Vienna — Eastern Europe is holding its political breath for the first policy statement from the new voice in the Kremlin. Leaders in these countries will get an early hint of what is to come during their visit to Moscow today for the funeral of Yuri Andropov, who died Feb. 9.
What can be said thus far is this: They are not anticipating major or subtantial changes.
But they know that, whether shifts lie ahead or not, there is bound to be some change of style and emphasis with the rise of Konstantin Chernenko to the post of secretary general of the Soviet Union's Central Committee. But they realize that the Kremlin is always disconcertingly slow-moving, which means uncertainty over policy shifts can be prolonged.
To the East Europeans, Chernenko like Andropov before him is not seen as an individual leader with unqualified authority, but as the head of a collective leadership - i.e., the Politburo. This, they say, makes radical change in present policy patterns unlikely.
''One doesn't expect changes of substance,'' a well-placed source comments, ''but any period of uncertainty - better said, our lack of exact knowledge for the time being of what may emerge - is unsettling.''
For its part, the West would make a mistake to anticipate any Soviet shift on the big international issues such as NATO's new missile deployment, say the East Europeans.
''It was (Soviet Foreign Minister Andrei) Gromyko,'' one recalled, ''who said at (the European security conference in) Stockholm that the US still is thinking in terms of aggression and acting accordingly. Gromyko is still around.
''There will be no 'new broom.' Overall, probably continuity. And the West will be wrong to expect some new sign from Moscow without some concrete gesture first from the West itself - just as Andropov made clear.''
Reformers in Eastern Europe - Poland, Hungary, and, in a very limited way, Czechoslovakia - may draw some comfort from a feeling that Andropov's efficiency campaign has taken some root. Moreover, Poland and Hungary will doubly welcome a general sense of ''no change'' in Moscow this week, since anything else could almost certainly make life more difficult for everyone.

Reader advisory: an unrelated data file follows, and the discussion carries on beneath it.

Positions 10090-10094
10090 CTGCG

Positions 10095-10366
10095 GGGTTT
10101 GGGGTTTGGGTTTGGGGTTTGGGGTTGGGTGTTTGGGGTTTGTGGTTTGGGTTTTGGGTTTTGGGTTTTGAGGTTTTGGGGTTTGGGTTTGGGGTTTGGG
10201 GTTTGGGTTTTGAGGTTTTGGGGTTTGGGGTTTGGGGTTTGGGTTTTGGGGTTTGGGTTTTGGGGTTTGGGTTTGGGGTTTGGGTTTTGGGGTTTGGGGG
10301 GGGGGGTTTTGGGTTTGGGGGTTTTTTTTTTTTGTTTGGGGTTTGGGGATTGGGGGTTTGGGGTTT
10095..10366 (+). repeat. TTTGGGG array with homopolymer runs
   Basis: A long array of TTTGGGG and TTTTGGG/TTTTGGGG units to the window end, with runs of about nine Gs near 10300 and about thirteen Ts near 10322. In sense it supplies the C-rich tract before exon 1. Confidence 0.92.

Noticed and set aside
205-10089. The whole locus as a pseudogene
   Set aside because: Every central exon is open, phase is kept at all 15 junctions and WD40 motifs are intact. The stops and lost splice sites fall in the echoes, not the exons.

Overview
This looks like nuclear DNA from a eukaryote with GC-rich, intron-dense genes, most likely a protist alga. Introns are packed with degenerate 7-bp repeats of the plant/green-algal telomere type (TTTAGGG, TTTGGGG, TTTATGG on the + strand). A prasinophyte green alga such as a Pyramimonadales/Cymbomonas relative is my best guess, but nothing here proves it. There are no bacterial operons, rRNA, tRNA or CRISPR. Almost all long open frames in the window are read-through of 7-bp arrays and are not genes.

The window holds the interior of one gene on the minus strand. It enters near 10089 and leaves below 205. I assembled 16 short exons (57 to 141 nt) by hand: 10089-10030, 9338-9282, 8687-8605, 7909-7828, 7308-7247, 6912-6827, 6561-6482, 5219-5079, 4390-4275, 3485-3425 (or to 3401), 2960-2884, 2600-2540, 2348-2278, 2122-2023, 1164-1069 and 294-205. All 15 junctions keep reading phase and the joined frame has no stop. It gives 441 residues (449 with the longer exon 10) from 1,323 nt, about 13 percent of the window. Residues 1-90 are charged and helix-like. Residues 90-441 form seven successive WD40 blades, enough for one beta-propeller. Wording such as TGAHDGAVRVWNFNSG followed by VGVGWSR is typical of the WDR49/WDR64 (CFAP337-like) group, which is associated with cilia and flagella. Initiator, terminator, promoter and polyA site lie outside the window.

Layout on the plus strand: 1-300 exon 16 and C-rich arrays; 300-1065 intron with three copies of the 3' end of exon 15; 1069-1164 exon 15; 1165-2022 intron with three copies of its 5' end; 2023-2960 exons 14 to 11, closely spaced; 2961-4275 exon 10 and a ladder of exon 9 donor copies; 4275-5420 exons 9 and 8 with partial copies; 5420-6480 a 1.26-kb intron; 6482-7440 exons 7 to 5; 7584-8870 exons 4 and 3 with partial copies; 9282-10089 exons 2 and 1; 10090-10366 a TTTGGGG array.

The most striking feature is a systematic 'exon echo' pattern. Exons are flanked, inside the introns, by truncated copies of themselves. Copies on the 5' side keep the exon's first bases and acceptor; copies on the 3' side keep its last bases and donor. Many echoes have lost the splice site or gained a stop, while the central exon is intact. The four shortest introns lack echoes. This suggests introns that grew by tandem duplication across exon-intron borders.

The recent regional party shake-up did not go as far as Andropov wanted, but he had been able to bring supporters and like-minded people into the Politburo. What now happens with them will be of crucial importance to the future for reform in Eastern Europe.
For Poland, there could be further problems. For example, Mr. Andropov was probably not fully satisfied, but seemed more ready than Leonid Brezhnev, to let the Poles sort out their crisis themselves, despite Moscow advocates of a tougher line.
These hard-liners can still find echoes among hard-liners in Warsaw who may momentarily be down but are not yet out and will certainly be ready to exploit any Soviet turn toward a more conservative line - as is possible under Konstantin Chernenko.
Perhaps the East European nation most lamenting Yuri Andropov's passing is Hungary.
Hungary, wrote the Budapest daily Magyar Hirlap, has lost ''a true friend.'' Other Hungarian commentaries also stressed Andropov's concern for economic efficiency in the Soviet Union and other communist states.
The party daily Nepszabadsag recalled an Andropov speech in which he acknowledged differing ideas among them about how to ''develop socialism.'' But these differences, he said, were no obstacle to cooperation.
Several times during Mr. Andropov's brief rule, what the Hungarians saw as a ''protective hand'' - and approval - for their reforms was evident in the Kremlin.
That encouraged them to go further ahead last year with the economic reform. And recently, the government increased consumer prices to bring them more in line with market values, despite world recession and the domestic political hazards of such a move.
To varying extent, all East Europeans benefited from the Andropov period for one relevant reason: Yuri Andropov was one of the few top Soviet men in relatively modern times who knew something about Eastern Europe. His knowledge came from his long tenure in the department that handled the Soviet Communist Party's relations with other nations' communist parties.
Even under Mr. Brezhnev, Hungary saw Andropov as a ''friend at court'' for more flexible relations and for Hungary's individual ''way to socialism.''
Last year, for example, finally saw some movement toward a Comecon summit, the first since 1971. The idea was to make the trading organization of the Soviet-tied communist nations more efficient - and perhaps, the East Europeans hoped, to iron out some inequalities between them.
But the summit was put off, and the prospect of more delay as a reorganized Soviet leadership takes stock is probably causing East Europe as much concern as the deployment and counterdeployment of European nuclear missiles and the rupture of East-West talks.